It’s February — the month of love — so once again we’re highlighting Charlotte couple-preneurs. Our sponsor played no role in our editorial process.
Couple: Drs. Robert Young and Lorette Polite-Young
How long in relationship? College sweethearts, married since 2001
How long in business together? Young and Polite Children’s Dentistry, since 2007; Melanin Parks, since 2021
Things were going well at the top of 2020 for Dr. Robert Young and his wife, Dr. Lorette Polite-Young. The couple successfully ran four offices of their dental practice, Young and Polite Children’s Dentistry, with their staff seeing 200 to 300 patients a day. They expanded their Mint Hill office last February because of the growth.
Then, the coronavirus pandemic arrived in North Carolina.
The Youngs shut down their offices in March following Gov. Roy Cooper’s executive order. Robert reopened in April for dental emergencies, where he saw about five kids a day. Meanwhile, Lorette became a stay-at-home mom to their four children, ages 11 to 16. They also shifted into caregivers for Robert’s parents.
Lorette says the sudden change traumatized her.
“I wasn’t prepared for that, mentally,” she said. “I’m wheeling and dealing in the office, and now I’m a stay-at-home mom. It was a wild awakening for me.”
Spring turned to summer with the Youngs shuffling between a laundry list of responsibilities. They decided it was time to unplug and make time for their family and each other.
What happened next not only would draw the family closer; it also would give birth to a new business venture for husband and wife.
By chance, one of Robert’s fraternity brothers had purchased an RV to travel cross-country with his family. The idea inspired Robert. He and Lorette started researching RVs online and visited a local showroom to see them in person.
“With an RV, you need to see the floorplan,” he explained. “What do you like? What’s going to be suitable for your family?”
They found an older guy selling his American Coach RV in pretty good condition. The American Eagle model was luxurious: heated floors, leather sleeper sofas, a private bedroom and a washer and dryer. The expandability feature opened more space for the full kitchen and bathroom. The kids insisted their parents add WiFi access.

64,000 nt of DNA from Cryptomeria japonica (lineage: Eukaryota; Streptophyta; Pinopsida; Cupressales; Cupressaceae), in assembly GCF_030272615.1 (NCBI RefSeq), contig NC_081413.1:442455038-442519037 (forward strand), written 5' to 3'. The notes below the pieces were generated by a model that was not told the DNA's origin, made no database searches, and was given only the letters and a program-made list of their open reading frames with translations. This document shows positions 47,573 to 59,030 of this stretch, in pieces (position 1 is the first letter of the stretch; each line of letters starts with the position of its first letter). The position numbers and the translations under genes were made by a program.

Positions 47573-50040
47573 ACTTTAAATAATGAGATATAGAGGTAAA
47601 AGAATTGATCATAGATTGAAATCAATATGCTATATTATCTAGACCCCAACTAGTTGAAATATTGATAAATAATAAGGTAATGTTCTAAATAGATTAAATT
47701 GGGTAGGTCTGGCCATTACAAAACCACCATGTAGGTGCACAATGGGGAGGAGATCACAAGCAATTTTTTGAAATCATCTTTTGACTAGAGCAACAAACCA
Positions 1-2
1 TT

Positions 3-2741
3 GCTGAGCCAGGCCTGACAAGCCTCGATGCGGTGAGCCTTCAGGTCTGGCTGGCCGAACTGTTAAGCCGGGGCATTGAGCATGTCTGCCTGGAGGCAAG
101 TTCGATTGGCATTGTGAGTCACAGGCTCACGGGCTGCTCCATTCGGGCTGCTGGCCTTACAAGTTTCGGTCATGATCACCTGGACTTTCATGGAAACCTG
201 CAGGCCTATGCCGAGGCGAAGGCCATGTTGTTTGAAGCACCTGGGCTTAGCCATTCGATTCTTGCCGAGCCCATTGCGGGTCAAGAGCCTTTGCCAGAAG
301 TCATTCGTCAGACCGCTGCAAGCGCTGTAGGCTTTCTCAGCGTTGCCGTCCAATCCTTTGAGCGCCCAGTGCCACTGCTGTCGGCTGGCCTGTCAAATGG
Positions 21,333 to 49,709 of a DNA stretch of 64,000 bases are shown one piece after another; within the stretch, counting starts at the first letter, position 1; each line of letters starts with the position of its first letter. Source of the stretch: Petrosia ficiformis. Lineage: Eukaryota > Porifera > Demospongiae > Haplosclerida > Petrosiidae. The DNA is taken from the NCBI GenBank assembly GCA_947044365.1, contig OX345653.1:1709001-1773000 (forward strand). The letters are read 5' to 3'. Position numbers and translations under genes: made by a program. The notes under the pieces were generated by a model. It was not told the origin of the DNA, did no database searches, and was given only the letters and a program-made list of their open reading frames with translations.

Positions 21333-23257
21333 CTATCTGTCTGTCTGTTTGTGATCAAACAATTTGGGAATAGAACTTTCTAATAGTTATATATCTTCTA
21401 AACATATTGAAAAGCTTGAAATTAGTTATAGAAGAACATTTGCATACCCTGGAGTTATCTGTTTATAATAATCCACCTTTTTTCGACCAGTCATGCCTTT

The family was sold. They drove it into the driveway of their Fort Mill home on July 2.
“We call it ‘The Beast,’ like the motorcade that carries the president,” Robert laughed.
By July 4, they were on the road for the first trip in their “Covid cocoon,” a three-week vacation out west. Stops included Nashville, Tennessee; Kansas City, Missouri; Omaha, Nebraska; Casper, Wyoming; Yellowstone National Park; Montana; Utah and Colorado.
It was a new adventure for the Young’s children, who love nature and the outdoors.
The family grew closer out on the road. Robert would cook pancakes in the morning. Lorette would put together dinner — maybe a pot roast — in the evening.
They spent hours talking. Ryan, the oldest son, had learned to trade stocks during the pandemic, so he’d share his interests about the market. Instead of Xbox and PlayStation, they played board games, like Monopoly, and card games, like UNO.
“It’s been a blessing because I’m re-learning my children and my husband,” Lorette said.
Traveling on the road had awakened something in them. She wanted other families, particularly Black families, to experience a similar bonding. That’s how the seed was planted for Melanin Parks.
Ryan noticed how they would be the only Black family at campgrounds in the evening. He felt that more families would give the RV life a try if they knew where to go and what to do.
Through Melanin Parks, the Youngs curate outdoor touring and travel experiences that blend Black history and culture. RVs are not required to participate.
In December, they tested the idea with a Covid-friendly event at a farm in the Carolina country owned by Lorette’s uncle. The feedback was good, so Lorette and Robert tried another event.
Over Martin Luther King Jr. weekend, they invited 15 families on a road trip to Warthen RV Park, a Black-owned campground in Warthen, Georgia. Another component of Melanin Parks is supporting Black-owned businesses.
“We didn’t ask anybody for money. We just said, ‘Come on an adventure with us,’” Lorette recalled. “It was amazing.”
Done with market research, the couple was ready to launch their venture to the masses. Melanin Parks went live on Feb. 1. Their next event is a socially distanced candlelight picnic dinner on Feb. 13 at Par Ring Farms in Rock Hill. Couples can rent a glamping tent to stay overnight.
During the week, Robert is back in the office. But when Friday comes, he hops in the RV. It’s his relaxing time.
At the end of the day, Robert says, it’s about creating a legacy for their children, whether it’s following in the footsteps of the family dental business or making memories in RVs.
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